CIS CYBER SECURITY ADVISORIES
MS-ISAC CYBER SECURITY ADVISORY NUMBER:
Joomla CMS is Vulnerable to Arbitrary File Upload
Joomla! is an open source content management system for websites. Joomla! Content Management System (CMS) is prone to a vulnerability that could allow an attacker to upload arbitrary files, which could completely compromise the website running the Joomla! CMS. Successful exploitation could allow an attacker to control the website; view, change, or delete data; or perform a defacement.
- Joomla! versions prior to 2.5.14 and 3.1.5
- Large and medium government entities: High
- Small government entities: High
- Large and medium business entities: High
- Small business entities: High
Home users: N/A
Joomla! Content Management System (CMS) is prone to a vulnerability that allows attackers to upload arbitrary files bypassing file type upload restrictions. This is due to the failure of properly validating '.php' file extensions being uploaded. Specifically, this issue affects the 'administrator/components/com_media/helpers/media.php' script. The 'media.php' page is used for managing media files or folders.
An attacker can exploit this vulnerability by crafting a malicious file and uploading it to the web server through the compromised application. Successful exploitation could allow an attacker to control the website; view, change, or delete data; or perform a defacement.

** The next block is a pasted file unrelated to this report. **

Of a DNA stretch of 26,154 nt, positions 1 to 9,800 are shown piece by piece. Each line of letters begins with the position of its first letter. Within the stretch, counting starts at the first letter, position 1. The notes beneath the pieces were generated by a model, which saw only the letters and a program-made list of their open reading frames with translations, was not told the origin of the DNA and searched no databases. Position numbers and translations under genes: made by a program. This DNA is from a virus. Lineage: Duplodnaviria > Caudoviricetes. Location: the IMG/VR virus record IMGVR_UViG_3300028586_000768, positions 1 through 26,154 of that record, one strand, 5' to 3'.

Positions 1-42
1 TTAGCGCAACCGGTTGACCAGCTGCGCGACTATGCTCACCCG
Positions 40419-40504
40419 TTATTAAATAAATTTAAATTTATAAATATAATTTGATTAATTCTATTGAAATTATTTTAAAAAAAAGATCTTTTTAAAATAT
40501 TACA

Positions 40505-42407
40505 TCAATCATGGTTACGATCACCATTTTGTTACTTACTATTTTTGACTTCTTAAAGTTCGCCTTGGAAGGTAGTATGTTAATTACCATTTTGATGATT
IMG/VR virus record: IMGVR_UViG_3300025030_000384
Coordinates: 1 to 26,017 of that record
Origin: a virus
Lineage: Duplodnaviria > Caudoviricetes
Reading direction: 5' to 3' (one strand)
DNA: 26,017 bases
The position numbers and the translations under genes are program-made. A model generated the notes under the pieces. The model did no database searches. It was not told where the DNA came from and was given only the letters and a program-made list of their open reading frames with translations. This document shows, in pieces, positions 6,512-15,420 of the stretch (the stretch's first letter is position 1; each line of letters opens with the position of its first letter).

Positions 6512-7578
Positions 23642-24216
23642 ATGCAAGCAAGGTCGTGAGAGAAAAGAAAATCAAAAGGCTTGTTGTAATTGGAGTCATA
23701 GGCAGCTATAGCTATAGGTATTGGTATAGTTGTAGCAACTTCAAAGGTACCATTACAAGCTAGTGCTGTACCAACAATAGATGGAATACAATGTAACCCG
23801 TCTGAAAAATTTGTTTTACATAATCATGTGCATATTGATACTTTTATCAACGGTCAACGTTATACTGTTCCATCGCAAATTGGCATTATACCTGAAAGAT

We recommend the following actions be taken:
- Update vulnerable systems running Joomla! immediately after appropriate testing.
- Confirm that the operating system and all other applications on the system are updated with the most recent patches.
- Unless there is a business need, do not allow for the uploading of files using the website.
- If uploading of files is necessary, consider restricting file permissions to upload to directories that prevent execution of files.
- Deploy NIDS to detect and block attacks and anomalous activity such as requests containing suspicious URI sequences.
- Run all software as a non-privileged user with minimal access rights.